Ann McLane Kuster

Opposition to Cutting SNAP - May 17, 2013

Ann McLane Kuster
May 17, 2013— Washington, DC
Address to Agriculture Committee, U.S. House of Representatives
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Thank you very much. I want to start by saying what an honor it is to be a part of this committee as the first person in 70 years from New Hampshire to be on the Agriculture Committee. I want to address the poverty that we have in our rural communities and in our communities that ought to be feeding our people. I share the comments about our support for food banks. I share the comments about my colleagues talking about individual responsibility. Where I come from, it is everyone’s responsibility, but the challenge is that the shelves of our food banks have been bare and the challenge is that individuals simply cannot meet the needs. I also want to address my colleague, Mr. Fincher, who was quoting the Bible about work and need, because in my community I just received an email that our unemployment rate is now down to 5.5%. Now that would be enviable for almost any district in this country, but at the same time, we have 118,000 people receiving SNAP benefits. Of those people, 43% are from working families. The paycheck that they are bringing home is not sufficient to feed their family. SNAP is supplemental nutrition. It does not cover the needs: $1.32 per meal. I would challenge you and all of our colleagues to imagine feeding a family of four. I’m a working mom. I have fed a family of four. With two sons who are 6-foot-2, I can’t fathom feeding them on $1.32 per meal. So I ask my colleagues…

Congressman Fincher: Would the Gentlelady yield?

Congresswoman Kuster: I would yield.

Congressman Fincher: I would allude back to Mr. Scott’s comments a few minutes ago of 72% of the money going to nutrition, 15%...what is the number? What percentage should…what should it be?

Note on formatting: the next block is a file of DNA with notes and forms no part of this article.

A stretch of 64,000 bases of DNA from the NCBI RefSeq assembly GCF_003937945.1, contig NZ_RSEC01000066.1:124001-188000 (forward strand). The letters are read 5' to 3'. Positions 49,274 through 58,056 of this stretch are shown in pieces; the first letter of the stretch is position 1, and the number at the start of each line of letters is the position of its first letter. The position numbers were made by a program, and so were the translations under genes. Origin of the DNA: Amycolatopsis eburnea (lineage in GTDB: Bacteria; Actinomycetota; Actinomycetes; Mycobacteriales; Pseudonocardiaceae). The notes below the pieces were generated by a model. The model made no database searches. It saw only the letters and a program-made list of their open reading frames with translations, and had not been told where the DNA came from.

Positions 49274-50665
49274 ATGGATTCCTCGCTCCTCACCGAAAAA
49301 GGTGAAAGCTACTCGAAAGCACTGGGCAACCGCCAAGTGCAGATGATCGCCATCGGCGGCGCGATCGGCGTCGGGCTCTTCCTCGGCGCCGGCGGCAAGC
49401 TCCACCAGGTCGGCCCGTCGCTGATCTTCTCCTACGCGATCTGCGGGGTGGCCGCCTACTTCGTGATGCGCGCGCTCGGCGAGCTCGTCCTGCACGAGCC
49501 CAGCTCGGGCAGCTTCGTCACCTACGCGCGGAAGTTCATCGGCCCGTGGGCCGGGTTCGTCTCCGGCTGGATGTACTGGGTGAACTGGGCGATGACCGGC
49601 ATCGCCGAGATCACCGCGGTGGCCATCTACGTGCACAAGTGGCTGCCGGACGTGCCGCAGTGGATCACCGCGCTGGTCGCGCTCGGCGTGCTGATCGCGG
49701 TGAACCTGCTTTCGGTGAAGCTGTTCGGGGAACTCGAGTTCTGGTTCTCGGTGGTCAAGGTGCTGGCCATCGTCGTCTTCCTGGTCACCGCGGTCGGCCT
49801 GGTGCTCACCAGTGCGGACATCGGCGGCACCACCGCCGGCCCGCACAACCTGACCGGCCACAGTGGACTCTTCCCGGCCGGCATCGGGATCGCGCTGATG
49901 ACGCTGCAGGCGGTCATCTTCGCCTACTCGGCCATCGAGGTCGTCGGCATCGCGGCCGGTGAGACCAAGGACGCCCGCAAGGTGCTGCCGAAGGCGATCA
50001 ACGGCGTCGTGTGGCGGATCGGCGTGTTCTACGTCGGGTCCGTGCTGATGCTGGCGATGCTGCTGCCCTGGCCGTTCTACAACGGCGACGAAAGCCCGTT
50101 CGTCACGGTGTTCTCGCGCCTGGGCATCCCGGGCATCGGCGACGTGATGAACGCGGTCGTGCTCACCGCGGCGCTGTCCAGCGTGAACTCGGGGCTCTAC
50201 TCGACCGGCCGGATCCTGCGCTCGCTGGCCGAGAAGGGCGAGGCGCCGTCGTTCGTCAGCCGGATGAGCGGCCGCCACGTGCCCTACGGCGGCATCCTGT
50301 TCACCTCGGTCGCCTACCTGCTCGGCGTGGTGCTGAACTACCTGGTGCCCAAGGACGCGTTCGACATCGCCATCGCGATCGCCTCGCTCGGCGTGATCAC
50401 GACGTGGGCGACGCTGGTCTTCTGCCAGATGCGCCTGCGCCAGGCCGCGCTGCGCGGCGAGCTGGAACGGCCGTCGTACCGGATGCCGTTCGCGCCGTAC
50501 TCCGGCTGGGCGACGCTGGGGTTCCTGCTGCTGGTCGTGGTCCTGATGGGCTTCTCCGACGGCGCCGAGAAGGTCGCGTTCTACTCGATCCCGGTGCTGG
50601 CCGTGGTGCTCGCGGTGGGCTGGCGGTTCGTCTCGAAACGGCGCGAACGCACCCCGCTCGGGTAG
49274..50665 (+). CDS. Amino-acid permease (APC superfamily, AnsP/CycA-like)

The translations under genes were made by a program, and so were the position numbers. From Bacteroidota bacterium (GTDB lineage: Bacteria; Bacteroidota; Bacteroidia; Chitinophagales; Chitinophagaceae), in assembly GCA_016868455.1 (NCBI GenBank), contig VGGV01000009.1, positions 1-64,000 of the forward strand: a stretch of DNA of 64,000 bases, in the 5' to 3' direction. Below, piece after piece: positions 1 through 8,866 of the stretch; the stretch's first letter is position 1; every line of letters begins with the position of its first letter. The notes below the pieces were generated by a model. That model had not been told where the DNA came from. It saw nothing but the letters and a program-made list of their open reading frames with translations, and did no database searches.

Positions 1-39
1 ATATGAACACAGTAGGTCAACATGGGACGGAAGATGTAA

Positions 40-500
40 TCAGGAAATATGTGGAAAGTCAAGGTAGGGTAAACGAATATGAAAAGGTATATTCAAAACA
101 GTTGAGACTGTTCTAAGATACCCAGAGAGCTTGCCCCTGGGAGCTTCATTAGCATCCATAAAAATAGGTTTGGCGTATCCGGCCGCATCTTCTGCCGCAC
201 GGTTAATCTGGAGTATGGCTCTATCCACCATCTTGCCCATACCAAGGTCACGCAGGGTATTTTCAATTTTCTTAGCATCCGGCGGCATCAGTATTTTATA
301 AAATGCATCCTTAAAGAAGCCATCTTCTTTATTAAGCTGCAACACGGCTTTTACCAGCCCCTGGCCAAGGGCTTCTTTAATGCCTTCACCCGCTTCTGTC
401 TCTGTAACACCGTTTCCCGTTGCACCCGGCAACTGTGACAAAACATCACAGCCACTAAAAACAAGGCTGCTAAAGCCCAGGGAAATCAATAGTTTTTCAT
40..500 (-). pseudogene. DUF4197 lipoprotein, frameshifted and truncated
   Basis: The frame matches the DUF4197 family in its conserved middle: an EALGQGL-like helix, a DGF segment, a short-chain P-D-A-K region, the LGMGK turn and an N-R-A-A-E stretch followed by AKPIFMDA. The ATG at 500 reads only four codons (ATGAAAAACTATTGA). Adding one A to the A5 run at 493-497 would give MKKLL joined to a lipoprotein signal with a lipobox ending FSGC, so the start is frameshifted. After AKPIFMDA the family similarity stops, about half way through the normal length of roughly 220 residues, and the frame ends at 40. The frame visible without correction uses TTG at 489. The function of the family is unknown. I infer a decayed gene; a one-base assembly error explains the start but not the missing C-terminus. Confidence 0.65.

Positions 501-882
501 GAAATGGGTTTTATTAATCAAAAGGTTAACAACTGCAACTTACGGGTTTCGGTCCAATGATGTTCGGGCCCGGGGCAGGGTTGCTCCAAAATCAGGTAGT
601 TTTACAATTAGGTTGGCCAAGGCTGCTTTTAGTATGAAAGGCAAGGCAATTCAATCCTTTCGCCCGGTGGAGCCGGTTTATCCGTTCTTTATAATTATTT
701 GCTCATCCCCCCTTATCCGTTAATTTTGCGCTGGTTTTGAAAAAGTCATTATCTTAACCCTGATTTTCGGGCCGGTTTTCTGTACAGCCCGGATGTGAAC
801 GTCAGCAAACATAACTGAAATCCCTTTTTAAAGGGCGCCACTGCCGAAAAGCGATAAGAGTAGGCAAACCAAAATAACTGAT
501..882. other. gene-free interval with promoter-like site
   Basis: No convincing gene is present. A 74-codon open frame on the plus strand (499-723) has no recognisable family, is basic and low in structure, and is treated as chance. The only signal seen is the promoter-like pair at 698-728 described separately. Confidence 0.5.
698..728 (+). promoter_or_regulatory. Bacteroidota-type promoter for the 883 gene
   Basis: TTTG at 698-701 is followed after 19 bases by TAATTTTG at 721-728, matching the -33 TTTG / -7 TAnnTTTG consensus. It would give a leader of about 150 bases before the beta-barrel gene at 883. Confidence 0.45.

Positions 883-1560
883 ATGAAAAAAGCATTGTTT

Congresswoman Kuster: You ask this question as though that is the question. Let me say, a lower percentage would be great, but you will be asking me later in this markup to spend billions of dollars on direct aid, on commodities, on corporations that get wealthier and wealthier and wealthier, and you’re asking me whether we can afford as a nation to feed starving children $1.32 per meal? I suggest you’re asking the wrong question about the percentage because I would love for the percentage to be less, but let me tell you…

Congressman Fincher: So would I.

Congresswoman Kuster: But let me tell you, if you are asking for funding for corporations that are doing…

Congressman Fincher: We’re not talking about corporations…

Congresswoman Kuster: We are in the 15%, and I have to say that I have providers in my state. I have producers in my state, that’s why I sit on this committee, but I can tell you their food is not getting to the people in need. So I suggest, as my cosponsor has suggested, we need a hearing on this topic and we need to solve the issue of how to feed children, but not a blanket across-the-board cut. I yield the balance of my time to the sponsor of this amendment. I am very grateful for the opportunity to stand up for both the farmers and the children in my district.

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